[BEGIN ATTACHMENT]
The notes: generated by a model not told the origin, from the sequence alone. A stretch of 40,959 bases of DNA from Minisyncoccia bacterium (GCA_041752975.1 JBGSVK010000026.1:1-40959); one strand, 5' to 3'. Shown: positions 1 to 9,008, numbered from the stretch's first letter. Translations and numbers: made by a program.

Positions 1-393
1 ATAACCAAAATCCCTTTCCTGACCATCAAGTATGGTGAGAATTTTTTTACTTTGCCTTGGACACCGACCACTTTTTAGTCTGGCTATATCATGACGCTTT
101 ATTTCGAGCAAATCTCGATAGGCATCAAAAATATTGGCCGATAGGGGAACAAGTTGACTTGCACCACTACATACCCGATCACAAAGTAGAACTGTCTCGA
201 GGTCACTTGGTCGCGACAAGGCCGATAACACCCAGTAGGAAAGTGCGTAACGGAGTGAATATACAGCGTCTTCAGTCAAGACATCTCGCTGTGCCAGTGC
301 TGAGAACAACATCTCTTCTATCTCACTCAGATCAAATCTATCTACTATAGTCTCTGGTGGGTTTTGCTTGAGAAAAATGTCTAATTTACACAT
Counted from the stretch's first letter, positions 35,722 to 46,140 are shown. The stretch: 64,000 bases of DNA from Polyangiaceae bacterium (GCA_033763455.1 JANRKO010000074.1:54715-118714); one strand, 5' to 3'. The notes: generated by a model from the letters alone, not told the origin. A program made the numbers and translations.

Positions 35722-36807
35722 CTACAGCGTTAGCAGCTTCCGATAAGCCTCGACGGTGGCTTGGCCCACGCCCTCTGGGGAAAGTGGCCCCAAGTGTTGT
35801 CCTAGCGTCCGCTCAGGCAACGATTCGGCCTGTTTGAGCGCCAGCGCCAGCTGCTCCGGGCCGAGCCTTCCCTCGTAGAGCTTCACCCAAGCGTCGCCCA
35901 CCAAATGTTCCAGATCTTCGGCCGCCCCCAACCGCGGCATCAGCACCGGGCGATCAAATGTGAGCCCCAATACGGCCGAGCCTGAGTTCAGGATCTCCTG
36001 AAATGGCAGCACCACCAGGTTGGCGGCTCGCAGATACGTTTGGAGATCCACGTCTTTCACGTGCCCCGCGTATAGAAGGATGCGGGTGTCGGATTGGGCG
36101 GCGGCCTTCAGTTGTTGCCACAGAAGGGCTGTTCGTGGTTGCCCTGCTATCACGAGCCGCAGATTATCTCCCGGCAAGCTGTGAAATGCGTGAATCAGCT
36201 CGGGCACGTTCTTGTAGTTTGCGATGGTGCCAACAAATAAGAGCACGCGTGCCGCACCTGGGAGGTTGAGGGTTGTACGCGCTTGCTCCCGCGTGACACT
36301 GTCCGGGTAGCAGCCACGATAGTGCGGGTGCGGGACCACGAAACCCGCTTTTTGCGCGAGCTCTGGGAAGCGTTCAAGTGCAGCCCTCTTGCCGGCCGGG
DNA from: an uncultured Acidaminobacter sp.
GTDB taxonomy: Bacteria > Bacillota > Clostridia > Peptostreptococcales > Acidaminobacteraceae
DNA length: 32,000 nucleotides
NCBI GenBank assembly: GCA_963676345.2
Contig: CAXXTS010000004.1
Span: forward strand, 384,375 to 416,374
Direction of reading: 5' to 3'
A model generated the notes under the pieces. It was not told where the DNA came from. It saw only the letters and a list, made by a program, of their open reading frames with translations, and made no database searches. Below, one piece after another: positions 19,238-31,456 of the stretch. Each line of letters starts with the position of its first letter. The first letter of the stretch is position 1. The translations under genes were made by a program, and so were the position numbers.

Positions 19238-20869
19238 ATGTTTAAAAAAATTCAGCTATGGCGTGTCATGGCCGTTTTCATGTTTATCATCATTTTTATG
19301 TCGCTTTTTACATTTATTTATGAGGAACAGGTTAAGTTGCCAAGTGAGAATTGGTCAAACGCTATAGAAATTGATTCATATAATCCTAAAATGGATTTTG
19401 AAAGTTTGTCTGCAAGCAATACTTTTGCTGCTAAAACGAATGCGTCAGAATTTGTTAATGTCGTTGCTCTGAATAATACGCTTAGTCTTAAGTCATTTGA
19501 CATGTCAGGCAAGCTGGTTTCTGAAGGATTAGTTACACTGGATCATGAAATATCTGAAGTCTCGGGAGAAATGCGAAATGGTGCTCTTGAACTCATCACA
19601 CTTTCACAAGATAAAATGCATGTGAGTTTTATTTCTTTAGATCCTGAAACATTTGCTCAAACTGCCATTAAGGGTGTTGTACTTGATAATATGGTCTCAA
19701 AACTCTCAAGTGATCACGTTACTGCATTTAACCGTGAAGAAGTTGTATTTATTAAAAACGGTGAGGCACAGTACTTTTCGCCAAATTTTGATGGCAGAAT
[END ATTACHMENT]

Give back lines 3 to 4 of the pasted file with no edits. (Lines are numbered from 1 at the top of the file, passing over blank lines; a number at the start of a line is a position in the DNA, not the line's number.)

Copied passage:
1 ATAACCAAAATCCCTTTCCTGACCATCAAGTATGGTGAGAATTTTTTTACTTTGCCTTGGACACCGACCACTTTTTAGTCTGGCTATATCATGACGCTTT
101 ATTTCGAGCAAATCTCGATAGGCATCAAAAATATTGGCCGATAGGGGAACAAGTTGACTTGCACCACTACATACCCGATCACAAAGTAGAACTGTCTCGA